‘Twas the Day After Christmas

Twas the Day after Christmas… and all through the house, every box was left empty… even the one kicked under the couch…

Well… you’ve arrived.  The post-Christmas hangover that has little to do with the abundance of eggnog, or that new Belgian beer you were gifted from that really cool uncle.  No, this is the hangover that you experience when all of the anticipation of gizmos and gadgets that were unpackaged created a silence in your soul that have you wondering if something was missed along the way.

Every year, the best intentioned of us approach the holiday season to get in touch with the true meaning of Christmas… something to do with the heart of the issue that says that Love didn’t come in the form of an accessory… but as living, breathing flesh.  The gift of presence… not presents.  The gift of touching human, not touching screen.

On Christmas Eve, I made a quick run up to the local Family Dollar to grab a special chord that I needed, and ran into a mad house.  See, we have a house on some land in a small town, and the Walmart is about a 20 minute drive away.  Our town has two dollar stores to accommodate a poorer population, and so this stop is not only convenient, but also a necessity for many who call this place home.

When I arrived, and made my way to the ‘technology’ aisle, I found it to be cleaned out.  Now hear me… while I’m not knocking the Family Dollar (it’s my store of choice for most everything essential), truth is, the shelves here don’t typically carry the top of the line products.  They are the knock off brands made for those with a tighter budget.  The shelves here were stripped bare.

These are the types of items, that in the 11th hour of Christmas shopping are there more to fill a void in the giver… than they are the recipient.  That void that screams, ‘so-in-so is going to be devastated on Christmas morning… if… they… don’t… have… one… more… thing… to… open…’

Now… don’t get me wrong… I’m not trying to scrooge away the magic that a child feels when, through that early morning grogginess get to see a beautiful tree with packages that contain their name.  I’m just advocating for the warm memories that last after they have all grown up, and they remember the feel of sitting on someone’s lap… under a blanket… on that long December morning from years gone by.

You know what I mean.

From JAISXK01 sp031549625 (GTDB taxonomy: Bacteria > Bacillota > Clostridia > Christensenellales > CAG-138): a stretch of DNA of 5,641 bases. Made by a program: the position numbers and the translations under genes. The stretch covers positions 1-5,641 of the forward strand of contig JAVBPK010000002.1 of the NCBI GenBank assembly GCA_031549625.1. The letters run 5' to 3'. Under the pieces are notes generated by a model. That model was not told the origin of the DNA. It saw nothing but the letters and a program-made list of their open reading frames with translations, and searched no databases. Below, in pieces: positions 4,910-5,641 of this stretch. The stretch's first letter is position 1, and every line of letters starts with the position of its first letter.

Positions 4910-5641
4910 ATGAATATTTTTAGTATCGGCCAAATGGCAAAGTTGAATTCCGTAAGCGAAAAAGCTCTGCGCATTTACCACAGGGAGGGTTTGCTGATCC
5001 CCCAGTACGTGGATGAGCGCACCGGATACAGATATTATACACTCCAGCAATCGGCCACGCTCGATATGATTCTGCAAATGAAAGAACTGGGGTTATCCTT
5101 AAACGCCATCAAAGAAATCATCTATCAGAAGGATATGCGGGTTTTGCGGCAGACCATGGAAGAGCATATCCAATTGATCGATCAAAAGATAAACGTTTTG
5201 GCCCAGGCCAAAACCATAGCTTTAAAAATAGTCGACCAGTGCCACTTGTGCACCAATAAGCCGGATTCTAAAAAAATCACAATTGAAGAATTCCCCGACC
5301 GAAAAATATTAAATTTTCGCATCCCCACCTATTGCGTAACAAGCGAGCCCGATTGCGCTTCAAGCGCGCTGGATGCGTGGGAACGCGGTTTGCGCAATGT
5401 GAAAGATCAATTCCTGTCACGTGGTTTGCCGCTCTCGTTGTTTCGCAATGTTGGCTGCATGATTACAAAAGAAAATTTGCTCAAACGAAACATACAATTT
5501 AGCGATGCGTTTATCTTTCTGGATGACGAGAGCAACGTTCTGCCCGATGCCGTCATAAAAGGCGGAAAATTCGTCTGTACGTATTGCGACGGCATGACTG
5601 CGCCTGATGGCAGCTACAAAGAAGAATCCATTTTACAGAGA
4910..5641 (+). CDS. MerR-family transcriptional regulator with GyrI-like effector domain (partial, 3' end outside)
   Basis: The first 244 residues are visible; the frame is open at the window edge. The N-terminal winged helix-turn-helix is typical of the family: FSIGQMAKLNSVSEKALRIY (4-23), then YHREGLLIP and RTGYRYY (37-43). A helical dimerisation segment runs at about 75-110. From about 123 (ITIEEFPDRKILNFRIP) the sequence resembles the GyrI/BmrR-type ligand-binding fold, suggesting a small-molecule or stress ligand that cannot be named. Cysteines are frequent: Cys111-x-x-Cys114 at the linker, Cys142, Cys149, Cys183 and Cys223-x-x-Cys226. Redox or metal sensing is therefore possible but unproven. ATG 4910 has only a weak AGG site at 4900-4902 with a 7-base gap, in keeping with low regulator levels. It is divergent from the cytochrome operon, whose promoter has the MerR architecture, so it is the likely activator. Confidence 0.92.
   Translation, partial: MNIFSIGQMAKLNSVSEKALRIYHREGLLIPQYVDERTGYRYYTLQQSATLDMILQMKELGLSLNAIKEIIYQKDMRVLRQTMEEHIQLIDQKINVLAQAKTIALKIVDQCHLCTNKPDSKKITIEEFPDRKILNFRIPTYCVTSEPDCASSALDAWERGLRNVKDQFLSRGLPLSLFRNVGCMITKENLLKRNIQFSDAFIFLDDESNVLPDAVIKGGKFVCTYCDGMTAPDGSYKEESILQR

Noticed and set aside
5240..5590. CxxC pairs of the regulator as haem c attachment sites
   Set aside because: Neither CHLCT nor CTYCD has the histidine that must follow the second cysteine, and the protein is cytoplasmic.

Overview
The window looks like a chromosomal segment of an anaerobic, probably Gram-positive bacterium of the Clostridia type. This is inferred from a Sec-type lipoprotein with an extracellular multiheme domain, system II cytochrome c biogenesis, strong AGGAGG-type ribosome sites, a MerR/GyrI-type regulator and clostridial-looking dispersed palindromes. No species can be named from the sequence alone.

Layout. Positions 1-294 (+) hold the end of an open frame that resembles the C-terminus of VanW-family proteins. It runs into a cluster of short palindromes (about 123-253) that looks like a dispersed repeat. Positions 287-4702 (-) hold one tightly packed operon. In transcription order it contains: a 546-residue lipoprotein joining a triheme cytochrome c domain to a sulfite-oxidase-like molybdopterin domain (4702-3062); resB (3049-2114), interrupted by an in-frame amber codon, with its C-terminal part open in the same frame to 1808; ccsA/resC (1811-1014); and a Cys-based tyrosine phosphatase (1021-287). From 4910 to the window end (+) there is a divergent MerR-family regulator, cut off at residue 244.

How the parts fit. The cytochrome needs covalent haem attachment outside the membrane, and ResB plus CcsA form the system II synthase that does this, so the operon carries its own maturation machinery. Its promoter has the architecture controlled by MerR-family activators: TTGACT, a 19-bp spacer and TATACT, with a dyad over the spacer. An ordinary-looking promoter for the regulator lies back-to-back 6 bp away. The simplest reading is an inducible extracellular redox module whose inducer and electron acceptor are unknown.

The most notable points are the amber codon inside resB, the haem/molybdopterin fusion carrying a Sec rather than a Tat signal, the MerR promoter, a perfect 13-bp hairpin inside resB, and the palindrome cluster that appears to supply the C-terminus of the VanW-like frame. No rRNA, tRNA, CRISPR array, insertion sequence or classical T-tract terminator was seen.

The good news is that the holidays are not over.  For many, the next week will continue to be filled with getting together with family and friends as we look forward to ringing in a new year… and yet anticipation begins to build.  That of a hope that says maybe next year will be even better that it is now.

And so, here is our hope for you: that you would consider meditating on some or all of the following things from our friends at Becoming Minimalist… and see if you can enjoy a happy and healthy 2014, and not stress that there are only 363 more shopping days till Christmas.

1. Spend Less | Choosing to accumulate only the essential often results in financial freedom.

2. Less Stress | A minimalist home is significantly less stressful.

3. Easier to Clean | The fewer things in our home, the easier they are to clean.

4. More Freedom | The sense of freedom that comes from minimalism is truly refreshing.

5. Good for the Environment | The less we consume, the less damage we do to the environment.

6. Be More Productive | Our possessions consume our time more than we realize.

7. Example for my Kids | These are valuable life lessons they will never learn in the media.

8. Support Other Causes | Money is only as valuable as what we choose to spend it on.

9. Own Higher Quality Things | More is not better… better is better.

10. Less Work for Someone Else | Create a less stressful life today and lessen the burden on someone else too.

11. Be Happier | Owning fewer possessions makes you happier.

12. Do Work You Love | Own less stuff. Choose work you love.